Victoria Telfer-Smith BSc (Hons). Counselling in Loughborough, near Leicester

Stress and how it can effect hormones


In times of stress our bodies are equipped for survival. Our fight/flight response will activate and our brain starts to respond from a different place. Stress can lead our brain to feel we are in danger and it will respond, which then makes our body respond.

• The adrenal gland produces adrenaline. Adrenaline inhibits us from utilizing the hormone progesterone. It also causes the pituitary gland to produce high levels of prolactin.
• The adrenal gland produces cortisol. However adrenal glands cannot make cortisol without progesterone, referred to as the ‘progesterone steal’ to manufacture stress hormones, therefore progesterone levels drop. GnRH is also inhibited.

• The pituitary gland releases high levels of prolactin (hyperprolactinemia). It can also cause a deficiency in the amount of progesterone produced after ovulation which can result in a uterine lining that is less able to have an embryo implant. Men have been known to lactate at times of high levels of stress.

Our mind body link is evident here and although we cannot see what is happening, we do see the results.


The part of the brain that responds to trauma is called the Amygdala, sometimes referred to as the reptilian part of our brain. It is with us since birth, and is about the size of a babies head! And doesn't change. Other parts of the brain grow around it during childhood. This part is responsible for survival and reacts automatically, to keep you alive. The only choice you have in response, is to react ready for trauma response. Even if it is a perceived trauma, like "I have an exam today" that is enough to set that part of your brain into action. Then it will take over the brain and other parts; like the pre frontal cortex, will be in a shutdown. Once the danger has passed, the response is no longer needed so the amygdala switches off. Then the pre frontal cortex' or thinking brain. comes back on line and is wondering what happened, or why we didn't fight back and just froze.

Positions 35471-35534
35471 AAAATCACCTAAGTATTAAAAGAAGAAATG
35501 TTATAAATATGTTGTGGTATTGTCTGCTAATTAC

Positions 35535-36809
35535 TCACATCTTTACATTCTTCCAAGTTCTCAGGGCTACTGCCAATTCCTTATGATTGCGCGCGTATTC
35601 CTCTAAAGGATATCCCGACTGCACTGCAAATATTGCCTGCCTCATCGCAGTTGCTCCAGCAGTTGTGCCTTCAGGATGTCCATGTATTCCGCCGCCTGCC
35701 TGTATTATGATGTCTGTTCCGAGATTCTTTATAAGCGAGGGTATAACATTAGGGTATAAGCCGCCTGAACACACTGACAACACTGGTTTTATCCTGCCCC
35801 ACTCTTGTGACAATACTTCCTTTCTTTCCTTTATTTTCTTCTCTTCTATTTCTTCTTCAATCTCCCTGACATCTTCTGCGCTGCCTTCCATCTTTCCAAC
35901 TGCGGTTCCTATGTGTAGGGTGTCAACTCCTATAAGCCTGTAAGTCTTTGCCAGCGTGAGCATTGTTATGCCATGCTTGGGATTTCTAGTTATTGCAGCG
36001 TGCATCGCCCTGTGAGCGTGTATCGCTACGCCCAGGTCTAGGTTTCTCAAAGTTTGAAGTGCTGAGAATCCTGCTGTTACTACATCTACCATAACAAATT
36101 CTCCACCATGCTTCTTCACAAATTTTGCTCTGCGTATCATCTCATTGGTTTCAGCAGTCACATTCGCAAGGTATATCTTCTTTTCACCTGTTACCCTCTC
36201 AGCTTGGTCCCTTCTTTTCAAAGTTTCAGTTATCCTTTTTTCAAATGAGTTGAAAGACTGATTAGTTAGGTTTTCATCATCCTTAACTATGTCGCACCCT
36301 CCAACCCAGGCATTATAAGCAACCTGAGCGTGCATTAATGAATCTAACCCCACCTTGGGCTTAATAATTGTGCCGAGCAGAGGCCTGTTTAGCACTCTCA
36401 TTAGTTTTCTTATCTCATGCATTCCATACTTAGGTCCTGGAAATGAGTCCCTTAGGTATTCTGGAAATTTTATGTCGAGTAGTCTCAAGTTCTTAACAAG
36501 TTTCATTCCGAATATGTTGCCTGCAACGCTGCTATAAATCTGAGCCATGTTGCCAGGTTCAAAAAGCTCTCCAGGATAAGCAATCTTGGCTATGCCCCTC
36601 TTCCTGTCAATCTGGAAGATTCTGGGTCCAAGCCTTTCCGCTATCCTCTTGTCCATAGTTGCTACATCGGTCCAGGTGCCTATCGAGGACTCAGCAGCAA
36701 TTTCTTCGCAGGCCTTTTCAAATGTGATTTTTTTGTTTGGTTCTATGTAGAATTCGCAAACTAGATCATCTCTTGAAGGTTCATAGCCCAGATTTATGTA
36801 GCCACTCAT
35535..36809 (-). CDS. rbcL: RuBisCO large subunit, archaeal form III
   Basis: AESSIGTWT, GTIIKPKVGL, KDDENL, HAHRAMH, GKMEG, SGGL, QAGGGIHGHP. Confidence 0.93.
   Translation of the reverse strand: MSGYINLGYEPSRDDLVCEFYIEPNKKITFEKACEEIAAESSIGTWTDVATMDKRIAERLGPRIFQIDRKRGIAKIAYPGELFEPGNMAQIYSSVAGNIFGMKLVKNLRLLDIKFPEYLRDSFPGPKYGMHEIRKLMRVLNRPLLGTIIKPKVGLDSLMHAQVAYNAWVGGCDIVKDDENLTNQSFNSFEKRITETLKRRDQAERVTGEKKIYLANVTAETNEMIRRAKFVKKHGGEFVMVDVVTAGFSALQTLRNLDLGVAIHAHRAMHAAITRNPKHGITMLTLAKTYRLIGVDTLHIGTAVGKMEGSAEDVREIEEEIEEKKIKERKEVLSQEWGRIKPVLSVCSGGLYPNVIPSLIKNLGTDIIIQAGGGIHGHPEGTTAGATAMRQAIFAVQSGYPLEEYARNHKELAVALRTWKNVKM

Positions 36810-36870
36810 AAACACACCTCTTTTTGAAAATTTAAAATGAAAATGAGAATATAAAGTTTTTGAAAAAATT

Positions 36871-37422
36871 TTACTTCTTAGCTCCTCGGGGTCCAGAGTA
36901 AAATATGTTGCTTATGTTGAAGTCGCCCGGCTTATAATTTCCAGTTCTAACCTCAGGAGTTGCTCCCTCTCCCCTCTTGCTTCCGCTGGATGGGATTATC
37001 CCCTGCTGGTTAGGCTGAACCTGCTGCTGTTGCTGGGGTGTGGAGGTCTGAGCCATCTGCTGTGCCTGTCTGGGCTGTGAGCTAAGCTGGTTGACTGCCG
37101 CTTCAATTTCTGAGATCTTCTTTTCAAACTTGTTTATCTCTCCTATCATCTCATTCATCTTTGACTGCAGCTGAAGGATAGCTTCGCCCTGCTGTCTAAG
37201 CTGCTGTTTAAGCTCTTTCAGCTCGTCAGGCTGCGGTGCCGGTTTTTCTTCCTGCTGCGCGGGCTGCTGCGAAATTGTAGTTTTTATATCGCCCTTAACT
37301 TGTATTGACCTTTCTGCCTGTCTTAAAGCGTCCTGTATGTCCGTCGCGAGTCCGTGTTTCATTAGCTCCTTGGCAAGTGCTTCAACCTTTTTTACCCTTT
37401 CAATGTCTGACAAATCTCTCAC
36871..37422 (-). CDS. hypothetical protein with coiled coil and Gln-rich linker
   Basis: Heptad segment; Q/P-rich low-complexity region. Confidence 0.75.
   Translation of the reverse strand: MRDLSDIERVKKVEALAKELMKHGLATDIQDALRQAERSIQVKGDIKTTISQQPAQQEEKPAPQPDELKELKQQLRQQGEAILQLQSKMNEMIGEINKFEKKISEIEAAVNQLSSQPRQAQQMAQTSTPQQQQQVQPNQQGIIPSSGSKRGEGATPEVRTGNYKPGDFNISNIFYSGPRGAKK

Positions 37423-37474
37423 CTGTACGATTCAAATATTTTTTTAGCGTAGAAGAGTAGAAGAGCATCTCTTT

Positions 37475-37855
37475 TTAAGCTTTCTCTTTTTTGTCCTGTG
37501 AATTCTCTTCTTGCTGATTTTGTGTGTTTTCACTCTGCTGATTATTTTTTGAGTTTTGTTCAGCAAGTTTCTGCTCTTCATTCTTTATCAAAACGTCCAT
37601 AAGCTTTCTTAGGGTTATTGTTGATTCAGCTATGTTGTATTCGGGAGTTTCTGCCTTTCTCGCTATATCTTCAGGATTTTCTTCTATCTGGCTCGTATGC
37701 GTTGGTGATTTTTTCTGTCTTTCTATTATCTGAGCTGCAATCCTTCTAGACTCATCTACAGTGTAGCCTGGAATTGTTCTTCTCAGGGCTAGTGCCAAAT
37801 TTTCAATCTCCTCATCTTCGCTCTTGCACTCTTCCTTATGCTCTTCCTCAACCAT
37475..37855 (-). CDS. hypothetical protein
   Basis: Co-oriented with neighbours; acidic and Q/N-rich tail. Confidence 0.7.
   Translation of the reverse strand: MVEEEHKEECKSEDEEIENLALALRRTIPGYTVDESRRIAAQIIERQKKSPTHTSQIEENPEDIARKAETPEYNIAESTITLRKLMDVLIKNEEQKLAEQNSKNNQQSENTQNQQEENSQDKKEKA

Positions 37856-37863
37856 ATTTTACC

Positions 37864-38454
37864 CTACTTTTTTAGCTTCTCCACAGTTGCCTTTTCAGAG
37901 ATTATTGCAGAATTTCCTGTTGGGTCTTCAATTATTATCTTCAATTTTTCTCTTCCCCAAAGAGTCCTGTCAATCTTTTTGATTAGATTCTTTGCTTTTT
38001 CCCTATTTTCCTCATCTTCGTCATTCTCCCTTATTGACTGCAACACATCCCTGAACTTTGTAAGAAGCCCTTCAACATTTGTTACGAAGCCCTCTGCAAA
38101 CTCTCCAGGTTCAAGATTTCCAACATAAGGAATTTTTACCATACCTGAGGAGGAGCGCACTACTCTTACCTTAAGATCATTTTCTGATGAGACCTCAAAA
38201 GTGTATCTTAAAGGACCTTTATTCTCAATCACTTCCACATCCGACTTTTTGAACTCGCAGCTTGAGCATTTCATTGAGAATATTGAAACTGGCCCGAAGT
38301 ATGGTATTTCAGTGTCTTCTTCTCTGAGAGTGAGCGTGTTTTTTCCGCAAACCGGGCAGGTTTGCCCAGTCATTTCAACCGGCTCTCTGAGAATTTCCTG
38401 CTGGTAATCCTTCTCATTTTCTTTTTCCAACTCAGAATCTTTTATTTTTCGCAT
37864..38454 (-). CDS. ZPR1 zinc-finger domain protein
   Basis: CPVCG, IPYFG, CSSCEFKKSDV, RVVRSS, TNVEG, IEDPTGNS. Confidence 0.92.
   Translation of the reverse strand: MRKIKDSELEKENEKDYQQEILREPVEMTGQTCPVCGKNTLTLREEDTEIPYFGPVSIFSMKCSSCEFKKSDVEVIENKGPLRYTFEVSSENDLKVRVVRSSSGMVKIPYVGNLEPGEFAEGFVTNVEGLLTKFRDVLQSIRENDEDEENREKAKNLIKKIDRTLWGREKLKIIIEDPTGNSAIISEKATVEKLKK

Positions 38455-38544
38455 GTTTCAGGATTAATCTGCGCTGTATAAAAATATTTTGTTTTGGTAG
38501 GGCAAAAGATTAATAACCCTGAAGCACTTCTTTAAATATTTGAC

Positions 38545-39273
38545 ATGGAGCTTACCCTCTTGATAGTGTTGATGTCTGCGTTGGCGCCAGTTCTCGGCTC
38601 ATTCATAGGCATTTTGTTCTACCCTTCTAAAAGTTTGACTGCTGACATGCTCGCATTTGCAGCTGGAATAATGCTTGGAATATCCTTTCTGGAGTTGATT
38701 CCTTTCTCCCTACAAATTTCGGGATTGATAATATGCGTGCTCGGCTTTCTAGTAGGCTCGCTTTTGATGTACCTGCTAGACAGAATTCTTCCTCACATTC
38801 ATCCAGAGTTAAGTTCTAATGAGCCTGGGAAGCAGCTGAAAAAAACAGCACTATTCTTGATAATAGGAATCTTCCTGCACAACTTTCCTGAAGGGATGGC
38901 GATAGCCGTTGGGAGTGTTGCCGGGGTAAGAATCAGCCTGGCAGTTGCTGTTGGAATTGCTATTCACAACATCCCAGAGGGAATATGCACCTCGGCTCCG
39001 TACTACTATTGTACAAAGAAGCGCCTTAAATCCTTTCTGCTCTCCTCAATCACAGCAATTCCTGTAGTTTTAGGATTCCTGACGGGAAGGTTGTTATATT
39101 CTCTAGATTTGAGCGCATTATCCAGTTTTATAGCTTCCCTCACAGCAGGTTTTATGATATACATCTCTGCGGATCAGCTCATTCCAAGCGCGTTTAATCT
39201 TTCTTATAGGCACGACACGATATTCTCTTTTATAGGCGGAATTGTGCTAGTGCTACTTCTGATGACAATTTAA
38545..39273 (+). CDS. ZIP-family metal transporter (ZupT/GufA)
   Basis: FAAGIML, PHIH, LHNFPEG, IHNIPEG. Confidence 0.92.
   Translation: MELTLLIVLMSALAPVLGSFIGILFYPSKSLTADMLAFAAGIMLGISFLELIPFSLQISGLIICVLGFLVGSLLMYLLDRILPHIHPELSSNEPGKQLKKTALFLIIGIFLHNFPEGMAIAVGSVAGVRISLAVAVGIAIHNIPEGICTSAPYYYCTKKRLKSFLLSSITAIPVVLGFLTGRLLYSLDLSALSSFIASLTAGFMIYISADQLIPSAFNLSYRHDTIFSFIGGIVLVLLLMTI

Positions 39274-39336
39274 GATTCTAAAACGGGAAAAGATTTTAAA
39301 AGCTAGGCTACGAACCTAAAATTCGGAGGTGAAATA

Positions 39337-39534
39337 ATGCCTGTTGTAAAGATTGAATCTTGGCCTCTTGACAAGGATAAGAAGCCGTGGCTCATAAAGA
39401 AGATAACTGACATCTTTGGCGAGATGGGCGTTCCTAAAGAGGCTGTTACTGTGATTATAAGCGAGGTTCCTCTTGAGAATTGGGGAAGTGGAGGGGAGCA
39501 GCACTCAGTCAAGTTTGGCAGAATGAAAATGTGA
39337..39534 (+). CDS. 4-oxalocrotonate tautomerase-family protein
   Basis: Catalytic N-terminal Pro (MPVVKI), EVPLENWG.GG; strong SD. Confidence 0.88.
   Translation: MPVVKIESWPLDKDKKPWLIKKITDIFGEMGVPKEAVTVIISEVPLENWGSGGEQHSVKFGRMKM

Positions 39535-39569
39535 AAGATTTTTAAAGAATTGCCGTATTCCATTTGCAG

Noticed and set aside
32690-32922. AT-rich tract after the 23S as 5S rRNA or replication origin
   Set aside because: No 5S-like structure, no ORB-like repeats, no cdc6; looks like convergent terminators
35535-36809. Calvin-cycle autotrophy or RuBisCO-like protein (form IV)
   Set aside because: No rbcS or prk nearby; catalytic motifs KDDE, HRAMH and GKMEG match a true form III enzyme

We can learn to calm that part of your brain, but first we need to become aware of the response. That means becoming aware of the trauma we have suffered, which is hard because sometimes we hid what we have suffered because of shame.

Breathing is an excellent way to calm that part of the brain, once we recognise we are in it. There is no special technique, other than deeply breathing in through your nose for a count of 4, or till you see your belly rise. Then breathing out through your mouth for a count of 4, it must be through your mouth, that is the action that calms the trauma response by slowing your heart rate. This is very effective.

This helps with night terrors, feeling disconnected, feeling rage, feeling confusion and ultimately panic. If you feel aware you do not react with panic, there is an other response to trauma, which involves a shut down of all emotions and a numbing of the sensations.

This system that I am describing is the PolyVagal Theory. There are two distinct states one relating to trauma response and the other to social state. They are called Dorsal Vagal complex and the Ventral Vagas complex, respectively. These states can be harnessed to help us deal with trauma and the after effects.

Shame becomes a trauma response because it is part of our primary survival. If we do not know what our tribe are doing, or accepting, we risk being an outsider and this has a massive impact on our survival. Think of the way we can feel if we are the only one in the office who does not watch the soap, it can be very isolating. Or the infamous episode of Friends, when Rachel starts to smoke so she could find out stuff, which otherwise would be unavailable to her.

I have dedicated a tab to shame, take a look. We need to identify shame, so we can harness it's knowledge, but also so we can control the overwhelm it can cause.




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